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REG MEUROSS The Stockfisch recordings SACD/CD

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Reg Meuross was invited to Germany by the innovative producer Gunter Pauler, director of cutting edge audiophile studios Stockfisch Records, to record this eponymously titled new release. The resulting album, out on Friday 13th July 2018, is a brand new retrospective; new recordings and arrangements of 12 songs selected by Pauler from the Somerset singer-songwriter’s extensive repertoire. This collection will be of interest to existing fans to are interested to hear fresh arrangements of some of their favourite songs and will give new listeners an opportunity to discover an artist whose work covers “Love, death, politics, social commentary,” as the music writer, reviewer and radio presenter Mike Davies attests in the sleeve notes, “these are all tools of the singer-songwriter’s trade and, whether drawn from life or imagination, Reg Meuross wields them with the best, crafting songs that touch the heart, stimulate the mind, leave you in a warm glow of contentment or a fire of righteous indignation in equal measure.” The UK launch of the album will be in Oxford’s prestigious Holywell Rooms, hosted by Holywell Music & Folk on Friday 13th July, doors 7pm – all details holywellmusicandfolk.co.uk

Honoured by Stockfisch’s invite, Reg says “It was a real pleasure to work with Gunther and his team, and to make these new recordings of some of my classics on some of the finest recording equipment in the world. Gunther had a clear vision of how he wanted the songs to sound and I gave him free range to achieve this.”

Gunther came across a recording of England Green & England Grey by chance at the end of 2016: “I was immediately impressed by his vocal and lyrics. I knew this would be a perfect fit for our Stockfisch label, so we invited Reg into the studio. The recording session was as good as expected and it was joy to work with Reg. It’s great that the songs of the final album span such a variety of different topics. We are very happy to include Reg on the Stockfisch label.”

SLEEVE NOTES by Mike Davies / Writer for "Melody Maker" and "Sounds" in the late 70s, has written for local, national and international music publications for over 40 years. Currently presents "Alternative Roots" on Brum Radio and is a regular music reviewer for various publications.

Love, death, politics, social commentary, these are all tools of the singer- songwriter’s trade and, whether drawn from life or imagination, Reg Meuross wields them with the best, crafting songs that touch the heart, stimulate the mind, leave you in a warm glow of contentment or a fire of righteous indignation in equal measure. That is certainly true of this collection of songs revisited from across his career.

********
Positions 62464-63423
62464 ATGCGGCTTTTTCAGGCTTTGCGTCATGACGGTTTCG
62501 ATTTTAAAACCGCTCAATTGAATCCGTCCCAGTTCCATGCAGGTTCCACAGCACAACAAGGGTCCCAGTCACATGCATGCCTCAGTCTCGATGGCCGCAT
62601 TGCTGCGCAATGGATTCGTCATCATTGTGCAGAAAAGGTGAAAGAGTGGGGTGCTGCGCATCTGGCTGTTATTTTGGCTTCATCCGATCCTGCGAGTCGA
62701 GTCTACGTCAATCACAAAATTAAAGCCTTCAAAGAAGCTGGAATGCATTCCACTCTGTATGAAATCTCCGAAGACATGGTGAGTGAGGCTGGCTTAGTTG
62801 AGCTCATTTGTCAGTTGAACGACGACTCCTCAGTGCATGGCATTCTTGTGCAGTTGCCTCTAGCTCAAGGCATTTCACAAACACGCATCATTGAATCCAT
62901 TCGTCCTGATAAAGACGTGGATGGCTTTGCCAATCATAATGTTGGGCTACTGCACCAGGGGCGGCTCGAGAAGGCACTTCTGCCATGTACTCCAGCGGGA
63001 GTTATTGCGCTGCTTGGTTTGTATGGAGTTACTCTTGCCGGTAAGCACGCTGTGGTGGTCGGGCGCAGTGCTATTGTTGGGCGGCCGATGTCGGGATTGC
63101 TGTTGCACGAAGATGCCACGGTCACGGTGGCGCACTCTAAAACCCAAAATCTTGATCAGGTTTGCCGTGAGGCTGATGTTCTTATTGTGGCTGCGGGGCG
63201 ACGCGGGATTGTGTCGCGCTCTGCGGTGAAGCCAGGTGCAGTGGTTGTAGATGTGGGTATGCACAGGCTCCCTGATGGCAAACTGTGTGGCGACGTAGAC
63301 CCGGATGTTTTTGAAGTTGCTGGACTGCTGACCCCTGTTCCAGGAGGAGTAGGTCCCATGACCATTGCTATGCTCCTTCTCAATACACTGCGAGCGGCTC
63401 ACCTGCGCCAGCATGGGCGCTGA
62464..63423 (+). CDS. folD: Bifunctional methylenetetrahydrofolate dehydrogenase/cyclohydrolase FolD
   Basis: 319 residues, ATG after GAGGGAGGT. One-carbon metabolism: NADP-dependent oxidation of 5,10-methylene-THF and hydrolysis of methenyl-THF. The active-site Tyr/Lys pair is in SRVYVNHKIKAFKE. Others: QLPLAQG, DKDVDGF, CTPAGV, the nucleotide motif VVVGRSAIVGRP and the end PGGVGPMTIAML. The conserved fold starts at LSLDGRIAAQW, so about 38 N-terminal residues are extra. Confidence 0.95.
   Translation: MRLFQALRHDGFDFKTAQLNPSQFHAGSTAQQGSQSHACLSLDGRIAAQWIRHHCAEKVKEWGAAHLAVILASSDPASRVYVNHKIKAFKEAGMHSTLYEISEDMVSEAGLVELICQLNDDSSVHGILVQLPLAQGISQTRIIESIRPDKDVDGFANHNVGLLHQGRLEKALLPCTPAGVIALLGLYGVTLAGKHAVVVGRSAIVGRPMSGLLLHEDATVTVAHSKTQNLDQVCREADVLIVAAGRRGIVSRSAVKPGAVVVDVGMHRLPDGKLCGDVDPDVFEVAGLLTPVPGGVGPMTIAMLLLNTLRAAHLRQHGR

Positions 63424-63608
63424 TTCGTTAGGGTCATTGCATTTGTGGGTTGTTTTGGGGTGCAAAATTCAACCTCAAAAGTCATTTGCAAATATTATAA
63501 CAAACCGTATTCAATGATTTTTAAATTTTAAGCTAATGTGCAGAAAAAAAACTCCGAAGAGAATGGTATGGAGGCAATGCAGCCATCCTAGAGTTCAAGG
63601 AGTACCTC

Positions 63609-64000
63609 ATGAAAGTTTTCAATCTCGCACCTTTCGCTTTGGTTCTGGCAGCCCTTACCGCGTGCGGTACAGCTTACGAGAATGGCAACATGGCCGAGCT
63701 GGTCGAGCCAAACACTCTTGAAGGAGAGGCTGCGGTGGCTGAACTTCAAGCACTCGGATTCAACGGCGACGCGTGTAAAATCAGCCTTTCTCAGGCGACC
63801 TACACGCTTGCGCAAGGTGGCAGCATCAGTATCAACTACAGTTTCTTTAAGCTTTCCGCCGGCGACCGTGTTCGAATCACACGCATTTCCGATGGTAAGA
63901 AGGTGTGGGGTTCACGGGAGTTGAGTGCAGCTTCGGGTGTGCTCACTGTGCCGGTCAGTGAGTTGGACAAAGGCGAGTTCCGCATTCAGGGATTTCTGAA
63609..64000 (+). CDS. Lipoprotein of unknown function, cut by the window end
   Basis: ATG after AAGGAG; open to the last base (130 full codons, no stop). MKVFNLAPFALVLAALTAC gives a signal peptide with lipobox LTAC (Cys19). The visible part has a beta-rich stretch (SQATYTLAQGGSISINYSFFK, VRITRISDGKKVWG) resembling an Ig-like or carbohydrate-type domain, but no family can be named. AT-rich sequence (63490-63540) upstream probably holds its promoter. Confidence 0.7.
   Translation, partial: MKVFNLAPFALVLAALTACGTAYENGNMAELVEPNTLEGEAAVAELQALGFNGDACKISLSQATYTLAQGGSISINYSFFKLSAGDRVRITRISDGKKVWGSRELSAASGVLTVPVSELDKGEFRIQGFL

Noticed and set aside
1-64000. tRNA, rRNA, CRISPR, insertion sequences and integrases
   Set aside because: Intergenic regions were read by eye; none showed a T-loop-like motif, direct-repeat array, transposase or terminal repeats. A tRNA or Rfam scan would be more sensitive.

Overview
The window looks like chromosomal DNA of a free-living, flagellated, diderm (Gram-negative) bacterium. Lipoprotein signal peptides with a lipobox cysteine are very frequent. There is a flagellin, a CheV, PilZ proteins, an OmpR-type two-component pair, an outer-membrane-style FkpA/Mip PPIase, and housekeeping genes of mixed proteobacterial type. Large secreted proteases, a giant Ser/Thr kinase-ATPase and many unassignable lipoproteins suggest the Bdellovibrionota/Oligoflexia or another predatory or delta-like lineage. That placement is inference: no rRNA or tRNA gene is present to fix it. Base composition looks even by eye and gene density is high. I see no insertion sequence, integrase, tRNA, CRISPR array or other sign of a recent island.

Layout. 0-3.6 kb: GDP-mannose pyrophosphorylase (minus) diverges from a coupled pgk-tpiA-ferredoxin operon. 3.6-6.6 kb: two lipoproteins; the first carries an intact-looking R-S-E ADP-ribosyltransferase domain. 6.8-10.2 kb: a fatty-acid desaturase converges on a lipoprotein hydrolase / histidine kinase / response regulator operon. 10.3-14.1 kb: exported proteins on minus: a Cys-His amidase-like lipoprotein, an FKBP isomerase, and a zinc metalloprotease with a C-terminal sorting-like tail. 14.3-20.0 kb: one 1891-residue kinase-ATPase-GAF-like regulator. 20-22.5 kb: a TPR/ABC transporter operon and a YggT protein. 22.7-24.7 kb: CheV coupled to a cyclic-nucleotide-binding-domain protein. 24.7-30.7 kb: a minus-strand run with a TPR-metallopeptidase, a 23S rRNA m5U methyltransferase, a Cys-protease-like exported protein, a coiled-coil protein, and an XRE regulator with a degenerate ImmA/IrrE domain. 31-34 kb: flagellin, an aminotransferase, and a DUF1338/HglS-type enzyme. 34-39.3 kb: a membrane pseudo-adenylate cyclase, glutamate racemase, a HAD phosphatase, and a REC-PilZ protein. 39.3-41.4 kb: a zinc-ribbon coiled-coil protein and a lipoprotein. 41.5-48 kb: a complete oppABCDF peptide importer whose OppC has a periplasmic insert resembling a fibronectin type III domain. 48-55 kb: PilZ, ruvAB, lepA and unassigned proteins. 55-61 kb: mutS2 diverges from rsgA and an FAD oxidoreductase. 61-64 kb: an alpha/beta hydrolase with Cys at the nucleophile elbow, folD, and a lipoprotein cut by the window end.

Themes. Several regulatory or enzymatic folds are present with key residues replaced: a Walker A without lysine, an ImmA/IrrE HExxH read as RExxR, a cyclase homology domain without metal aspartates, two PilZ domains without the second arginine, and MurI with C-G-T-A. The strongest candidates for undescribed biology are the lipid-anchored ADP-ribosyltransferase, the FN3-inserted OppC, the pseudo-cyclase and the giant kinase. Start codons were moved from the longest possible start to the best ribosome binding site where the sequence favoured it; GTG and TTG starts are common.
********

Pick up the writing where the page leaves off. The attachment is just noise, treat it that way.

Sounding a political note, England Green & England Grey details factory closures, corporate greed and the dismantling of the NHS to the backdrop of a hymnal tune that conjures the ‘green’ of a cultural folk tradition embodied in names such as John Bull, Cecil Sharp and Lennon and McCartney.

Two world wars find their way into the songs here. And Jesus Wept tells the story of Harry Farr who, in 1916, suffering from shellshock, was shot for desertion. It’s dedicated to Farr’s daughter Gertrude and granddaughter Janet whose efforts led him to become the first of the 306 British soldiers executed in such circumstances to be granted a posthumous pardon. Likewise, advancing the years to WWII, For Sophie (This Beautiful Day) tells another true story, that of Sophie Scholl, a young student at Munich University who, appalled at the activities of the Nazi Party, founded, along with her brother and friends, the White Rose movement dedicated to non-violent resistance and was executed for treason in 1943.

Another true story can be found with The Band Played 'Sweet Marie, a tender piano waltz about the violin bought by Maria Robinson for her fiancé Wallace Hartley, the bandleader on The Titanic, who, according to legend, played her song as the ship went down.

Looking for Johnnie Ray references another real figure, Ray being a massive singing star in the 50s, best known for his recording of "Cry" and dubbed The Prince of Wails on account of his performing style. The gently swaying song uses him to exemplify the ideal man for an unlucky in love woman searching for “a guy who’s not too tough to cry.” Ironically, of course, in real life Ray was both gay and an alcoholic.

Love, its questing, comfort, fallout and heartache, fuels several songs - the prospect of returning to a lover’s arms in A One Way Ticket To Louise, the pain of a broken relationship that aches through Jealous and I Need You and the longing and loneliness that infuses The Shoreline and the Sea.

There’s loneliness too in The Man in Edward Hopper’s Bar as, far from home, the singer sits watching the nighthawk barflies that haunt the early hours of a back street dive, while the poignant Good With His Hands sees a song relating memories of his carpenter father, ‘hopeless in love’ and broken inside after his wife leaves him.

But after all the hurt, all the sacrifices and all the injustices, Worry No More serves to remind that there is yet a still small voice, whether that be the god of your chosen faith, a friend in need or just the man in the moon there to listen, to support and to bring light in times of darkness. Just like these songs.